On the Road: Let’s Review the Tax Implications of Providing Company Cars
Joel A. Herman
A company car can be a valuable perk for business owners, salespeople and other key employees who use their vehicles for business purposes. Now may be an ideal time to acquire business vehicles, as the Tax Cuts and Jobs Act of 2017 (TCJA) more than tripled the “luxury auto” threshold, from an original cost of $15,800 to an inflation-adjusted cost of just over $50,000. Depreciation deductions for 2019 are not limited until a vehicle’s cost exceeds $50,400, and accelerated depreciation opportunities are available.
Methods of valuing personal use
If you provide company cars as a fringe benefit, you must include the fair market value (FMV) of each employee’s personal use of these vehicles in their wages for income and payroll tax purposes. You, however, can still deduct your full cost as a business expense.
According to the IRS, the gross FMV is “the amount the employee would have to pay a third party to lease the same or similar vehicle on the same or comparable terms in the geographic area where the employee uses the vehicle.”
Personal use is computed as a percent, based on personal mileage to total miles incurred on the car each year. Note that the employee commuting from home to and from your single office is generally considered personal use. Examples of business use would be visiting customers and vendors, sales and prospecting calls and traveling to training or research initiatives. The law requires that employees substantiate business and personal use with adequate contemporaneous records.
The IRS provides three alternative valuation methods that can simplify the process:
- Cents-Per-Mile Method
Under this method, you multiply a standard mileage rate (58 cents for 2019) by the total number of miles an employee drives an employer-provided vehicle for personal use. The standard rate includes the value of fuel you provide. If you do not provide fuel, you may reduce the rate by up to 5.5 cents.
You can use this method if you reasonably expect the vehicle to be regularly used in your trade or business or the vehicle meets certain minimum mileage requirements. A vehicle is used regularly in your business if at least 50% of its mileage is business-related or if it is used daily to drive at least three employees to and from work as part of a company-sponsored commuting pool.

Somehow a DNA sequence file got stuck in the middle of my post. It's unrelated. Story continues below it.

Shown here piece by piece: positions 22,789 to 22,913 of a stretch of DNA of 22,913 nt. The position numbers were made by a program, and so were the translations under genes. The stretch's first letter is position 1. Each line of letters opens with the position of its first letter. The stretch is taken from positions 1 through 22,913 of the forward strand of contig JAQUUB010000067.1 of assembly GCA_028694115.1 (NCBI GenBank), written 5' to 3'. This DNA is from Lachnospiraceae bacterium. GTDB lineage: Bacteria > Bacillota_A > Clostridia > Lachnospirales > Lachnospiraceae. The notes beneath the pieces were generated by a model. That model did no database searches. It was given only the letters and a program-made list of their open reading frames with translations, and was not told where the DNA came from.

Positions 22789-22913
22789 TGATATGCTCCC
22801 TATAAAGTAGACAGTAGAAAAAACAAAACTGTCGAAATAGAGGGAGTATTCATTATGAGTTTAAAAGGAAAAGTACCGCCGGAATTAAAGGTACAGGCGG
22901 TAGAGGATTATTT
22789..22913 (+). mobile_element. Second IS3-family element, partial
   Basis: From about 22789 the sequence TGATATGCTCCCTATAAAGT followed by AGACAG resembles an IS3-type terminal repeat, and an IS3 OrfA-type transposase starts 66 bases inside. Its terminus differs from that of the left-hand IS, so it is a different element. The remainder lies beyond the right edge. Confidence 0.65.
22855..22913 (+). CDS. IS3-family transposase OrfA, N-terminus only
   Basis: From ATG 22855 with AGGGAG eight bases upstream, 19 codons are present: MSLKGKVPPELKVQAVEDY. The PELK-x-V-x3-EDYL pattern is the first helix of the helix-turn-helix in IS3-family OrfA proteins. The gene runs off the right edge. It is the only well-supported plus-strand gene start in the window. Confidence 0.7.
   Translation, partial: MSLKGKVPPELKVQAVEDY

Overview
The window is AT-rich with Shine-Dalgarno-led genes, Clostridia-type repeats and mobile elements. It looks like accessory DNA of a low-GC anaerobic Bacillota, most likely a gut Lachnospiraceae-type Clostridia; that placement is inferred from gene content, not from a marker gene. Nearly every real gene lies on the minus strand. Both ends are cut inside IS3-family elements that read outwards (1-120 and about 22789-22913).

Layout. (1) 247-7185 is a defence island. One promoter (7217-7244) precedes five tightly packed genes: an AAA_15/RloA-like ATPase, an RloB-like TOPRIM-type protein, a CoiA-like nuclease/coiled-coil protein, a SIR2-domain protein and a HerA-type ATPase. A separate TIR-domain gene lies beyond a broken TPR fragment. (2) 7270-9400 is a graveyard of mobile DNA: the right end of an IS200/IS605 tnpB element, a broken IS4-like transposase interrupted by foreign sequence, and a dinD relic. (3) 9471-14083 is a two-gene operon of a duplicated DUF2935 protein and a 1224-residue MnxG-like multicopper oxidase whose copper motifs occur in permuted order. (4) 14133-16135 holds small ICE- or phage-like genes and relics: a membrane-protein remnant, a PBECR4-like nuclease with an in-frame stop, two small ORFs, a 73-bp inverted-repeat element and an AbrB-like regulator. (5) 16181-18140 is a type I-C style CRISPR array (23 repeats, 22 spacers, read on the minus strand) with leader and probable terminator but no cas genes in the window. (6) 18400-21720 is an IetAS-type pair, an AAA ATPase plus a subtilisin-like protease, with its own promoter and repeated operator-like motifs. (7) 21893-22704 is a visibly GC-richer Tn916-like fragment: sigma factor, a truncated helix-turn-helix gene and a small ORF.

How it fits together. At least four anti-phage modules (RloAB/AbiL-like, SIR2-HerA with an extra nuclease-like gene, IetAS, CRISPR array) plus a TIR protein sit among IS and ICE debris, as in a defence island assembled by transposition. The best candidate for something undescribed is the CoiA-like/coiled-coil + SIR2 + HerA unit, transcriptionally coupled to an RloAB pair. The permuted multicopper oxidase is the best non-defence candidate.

- Commuting Method
This method allows you to value personal use of a vehicle at $1.50 per one-way commute (from home to work or from work to home). It is available only if you have a written and enforced policy that limits personal use to commuting or minimal personal activities (such as running an errand on the way home from work). You use this method for “control” employees, which include certain owners, directors and highly compensated employees. Other rules and restrictions apply as well.
- Annual Lease Value Method
Under this method, the vehicle’s FMV is converted into an annual lease value (using a table published annually by the IRS). That value amount is then multiplied by the percentage of total miles driven that were for personal purposes to estimate the value of the employee’s personal use.
A fleet-average-value rule allows employers with a fleet of 20 or more automobiles to take the average FMV for all automobiles in the fleet and apply the resulting annual lease value to each eligible vehicle.
Effects of the TCJA
The simple cents-per-mile and fleet-average-value methods were not previously available for vehicles whose FMV exceeded certain thresholds. For example, in 2017, the cents-per-mile method’s maximum FMV was $15,900 for passenger cars and $17,800 for trucks and vans and the fleet-average-value method’s limit was $21,100 for passenger cars and $23,300 for trucks and vans. Previous depreciation rules also limited the deductions for depreciation over the first five years to approximately $15,000 for passenger cars and $16,800 for trucks and vans.
To align with the TCJA’s new luxury auto thresholds, the IRS recently proposed regulations that will increase the threshold to an inflation-adjusted $50,000 across the board. This change will allow many more employers to use the cents-per-mile and fleet-average-value methods. Furthermore, with TCJA’s revised depreciation rules, many companies will be able to depreciate the full cost of these vehicles within four to five years.
Review your options
Companies still must consider the overall costs of vehicle ownership and liability concerns of vehicles provided to employees. In light of recent tax law changes, though, consider whether your company could benefit from providing vehicles to employees and the optimal method for computing the value of personal use for income inclusion purposes.
For more information, contact Joel Herman at email@example.com or 312.670.7444. Visit ORBA.com to learn more about our Manufacturing and Distribution Group.